New Laptop

My old Dell has broken a hinge, broken as in bits of plastic snapped off & now unable to close.
It developed a slight click when opening & I promised myself a session with the screwdrivers, but hey-ho, a stitch in time & all that.
A new one is ordered & I’m looking forward to moving into the 2020’s with Windows 11, SSD, AMD Ryzen & Wi-Fi 6.

Anyhow it’s been a lot of years since I last swapped laptops, so my question, what’s the latest/easy/best way to transfer files, apps, passwords & such like?
I see a lot of www links on how to do this, many with an app to buy, but is there a “best off” in anyone’s experience

If your new laptop is Dell, does Dell Migrate tool help?

1 Like

Hi Sean, yes no doubt it does, but I’m a tight fisted ol’ bugger & reasonably IT savvy, I’m just looking for some new ideas as it’s been a while since my last system change.
At the moment I’m planning to set up and familiarise myself with the new Win-11 system, then load Chrome and my Google account with OneDrive Sync to bring across the links and passwords. Then upload all the files (docs, pics etc) from old laptop to an external HD to download back to the new laptop,
But maybe some of our forum’ite buddies have better ideas.

1 Like

So glad I live in the world of macOs. When my company bought me a new M1 Max MacBook Pro a year ago, all I had to do was start it up, provide my iCloud credentials, point it to my old laptop on my LAN and go play music for a few hours while it migrated everything for me. Easy peasy lemon squeezy.

So, wow! Has Windows really not made any progress on this front? I was using Windows 10 on a client provided laptop until last April. When they did a refresh a year earlier I saved some things to a network share, but most everything else was in the enterprise GitLab, so I had to check everything out again, and then reconfigure my whole development setup (I’m a software engineer). Mostly a waste of three days time though. Fortunately, that was on the client to pay for it.

I really feel for you Windows users. Ugh.

If you have everything in, say, OneDrive, it is dead easy. No transferring of files is necessary, just install whatever applications you need, sync OneDrive and you’re up and running.

2 Likes

I have both a Mac and PC. The one thing I don’t like about the Mac is that Mail Contacts and Calendar are 3 separate apps that don’t always (for me anyway) as one. The PC with Microsoft Outlook is so much easier, it’s all integrated and makes more sense.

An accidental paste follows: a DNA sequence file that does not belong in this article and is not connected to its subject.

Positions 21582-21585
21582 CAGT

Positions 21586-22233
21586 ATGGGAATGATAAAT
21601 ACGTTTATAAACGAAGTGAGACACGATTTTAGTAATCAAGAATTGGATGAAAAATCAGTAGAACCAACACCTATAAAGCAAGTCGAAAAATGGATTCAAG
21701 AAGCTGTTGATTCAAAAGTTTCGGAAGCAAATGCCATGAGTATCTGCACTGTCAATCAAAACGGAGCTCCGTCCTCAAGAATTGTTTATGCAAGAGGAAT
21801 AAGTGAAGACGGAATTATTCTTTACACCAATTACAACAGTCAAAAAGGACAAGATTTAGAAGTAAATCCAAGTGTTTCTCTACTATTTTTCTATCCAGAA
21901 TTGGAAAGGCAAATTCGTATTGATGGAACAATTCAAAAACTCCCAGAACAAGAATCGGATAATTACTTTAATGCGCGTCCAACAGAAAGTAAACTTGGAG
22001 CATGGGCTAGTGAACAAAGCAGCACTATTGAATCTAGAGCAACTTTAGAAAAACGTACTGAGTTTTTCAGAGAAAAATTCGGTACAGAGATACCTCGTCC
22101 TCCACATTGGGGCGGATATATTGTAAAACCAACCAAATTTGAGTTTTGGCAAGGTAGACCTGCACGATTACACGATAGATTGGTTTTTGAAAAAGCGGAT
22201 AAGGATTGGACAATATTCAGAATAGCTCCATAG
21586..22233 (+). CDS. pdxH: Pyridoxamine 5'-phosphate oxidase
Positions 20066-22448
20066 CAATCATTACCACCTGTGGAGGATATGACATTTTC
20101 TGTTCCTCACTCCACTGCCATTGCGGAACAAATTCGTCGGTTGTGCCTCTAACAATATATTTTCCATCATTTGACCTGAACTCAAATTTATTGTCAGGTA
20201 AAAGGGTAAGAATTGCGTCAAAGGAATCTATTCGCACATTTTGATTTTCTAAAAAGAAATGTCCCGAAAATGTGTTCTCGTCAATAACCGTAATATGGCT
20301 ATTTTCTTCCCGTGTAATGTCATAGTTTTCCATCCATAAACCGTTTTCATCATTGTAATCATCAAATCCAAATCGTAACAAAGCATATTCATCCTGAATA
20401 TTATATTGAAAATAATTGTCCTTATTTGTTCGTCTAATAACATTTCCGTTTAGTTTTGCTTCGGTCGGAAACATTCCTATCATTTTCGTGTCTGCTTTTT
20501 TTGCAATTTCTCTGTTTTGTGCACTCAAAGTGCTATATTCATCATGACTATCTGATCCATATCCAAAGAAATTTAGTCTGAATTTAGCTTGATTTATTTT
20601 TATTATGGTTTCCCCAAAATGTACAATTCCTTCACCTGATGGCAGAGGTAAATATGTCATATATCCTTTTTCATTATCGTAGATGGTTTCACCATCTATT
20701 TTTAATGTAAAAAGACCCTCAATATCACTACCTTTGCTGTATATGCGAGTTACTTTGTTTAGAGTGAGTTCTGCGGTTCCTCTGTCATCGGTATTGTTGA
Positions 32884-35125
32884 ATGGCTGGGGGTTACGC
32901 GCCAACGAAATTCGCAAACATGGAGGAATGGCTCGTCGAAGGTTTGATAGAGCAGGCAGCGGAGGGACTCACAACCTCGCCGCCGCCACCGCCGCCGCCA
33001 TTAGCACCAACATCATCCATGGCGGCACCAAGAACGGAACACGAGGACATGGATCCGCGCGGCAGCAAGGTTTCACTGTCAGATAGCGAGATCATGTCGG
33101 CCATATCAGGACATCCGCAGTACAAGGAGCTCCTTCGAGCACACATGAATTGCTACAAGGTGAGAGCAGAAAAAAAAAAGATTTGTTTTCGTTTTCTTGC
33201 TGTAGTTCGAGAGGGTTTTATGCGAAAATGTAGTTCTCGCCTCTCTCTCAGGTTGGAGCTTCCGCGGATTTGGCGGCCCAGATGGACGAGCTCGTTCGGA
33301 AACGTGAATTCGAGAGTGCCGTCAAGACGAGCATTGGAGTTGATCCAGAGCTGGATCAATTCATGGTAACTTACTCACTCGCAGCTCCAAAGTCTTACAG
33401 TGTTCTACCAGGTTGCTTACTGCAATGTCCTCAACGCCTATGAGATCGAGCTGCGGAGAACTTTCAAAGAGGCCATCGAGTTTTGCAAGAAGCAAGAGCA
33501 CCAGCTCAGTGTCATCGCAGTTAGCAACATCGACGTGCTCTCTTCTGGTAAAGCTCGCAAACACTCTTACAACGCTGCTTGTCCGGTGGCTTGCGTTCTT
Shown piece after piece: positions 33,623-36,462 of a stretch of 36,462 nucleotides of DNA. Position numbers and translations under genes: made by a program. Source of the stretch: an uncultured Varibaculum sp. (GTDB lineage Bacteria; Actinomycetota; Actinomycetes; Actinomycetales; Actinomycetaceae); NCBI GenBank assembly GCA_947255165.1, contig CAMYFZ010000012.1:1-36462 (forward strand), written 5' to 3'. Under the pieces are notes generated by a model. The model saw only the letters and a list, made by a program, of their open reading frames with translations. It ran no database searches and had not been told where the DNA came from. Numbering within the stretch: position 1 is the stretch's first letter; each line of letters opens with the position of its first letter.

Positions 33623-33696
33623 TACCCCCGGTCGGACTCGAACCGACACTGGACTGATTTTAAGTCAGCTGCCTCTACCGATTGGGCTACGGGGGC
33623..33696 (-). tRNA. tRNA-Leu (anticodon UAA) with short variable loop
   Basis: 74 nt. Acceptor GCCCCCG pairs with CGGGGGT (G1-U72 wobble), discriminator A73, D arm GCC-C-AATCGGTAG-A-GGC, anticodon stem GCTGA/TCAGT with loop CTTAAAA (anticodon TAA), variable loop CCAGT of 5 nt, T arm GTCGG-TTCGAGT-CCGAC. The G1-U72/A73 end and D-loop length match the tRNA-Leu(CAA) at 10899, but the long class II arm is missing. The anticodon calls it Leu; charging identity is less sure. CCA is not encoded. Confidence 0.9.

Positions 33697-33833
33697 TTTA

My Surface Pro which is about 4 years old is slowing dying and now I’m not working I’m thinking of just running the Mac.

1 Like

I guess each to their own. I don’t like apps that try to do everything. As it is, I don’t use Apple’s app for Calendar, and I find it easy enough to look up contacts when I need to. I’ve used Outlook and always hated it. I prefer lean and mean apps that do one thing and do it well, vs jack-of-all-trade apps like Outlook that to me are overly complicated and tie one to their way of doing things.

Not to mention, with the Mac I don’t have to shell out more money for third party apps (i.e. Outlook, Word, Excel, etc). Those are just included with the OS.

But the other thing about those Mac apps (Mail, Contacts, Calendar) is while they may be separate apps, they are all integrated together very well. There’s really nothing at all I miss about working on Windows.

Another thing for me is that I’m a software engineer, and the Mac is a much better developer platform than windows. The tools are better and they work better. I always found Windows rather frustrating at times from a developer perspective. Microsoft just never gave that aspect much thought outside of working with their toolchains and frameworks for building apps for their OS and their servers.

1 Like

Just curious, what software area are you mainly involved?

I’m a Java developer and work on Micronaut (micronaut.io), a microservices framework. I’m pretty much in my last year working before I retire.

1 Like

Nice! Java is a great programming language!

1 Like

I have more MB than OneDrive can handle, but will use it for part of the job, the heavy stuff will go via my HD

It turns out I bought a new M2 Macbook Air today for my wife. I ordered online for pickup at the Apple Store, and they gave me a moderate trade-in allowance for her 5 yr old MacBook Pro.

So while I waited for the email from the Apple Store to say it was ready for pickup, I updated the Time Machine backup of her old laptop to an external SSD and then I reformatted the laptop to erase all her data.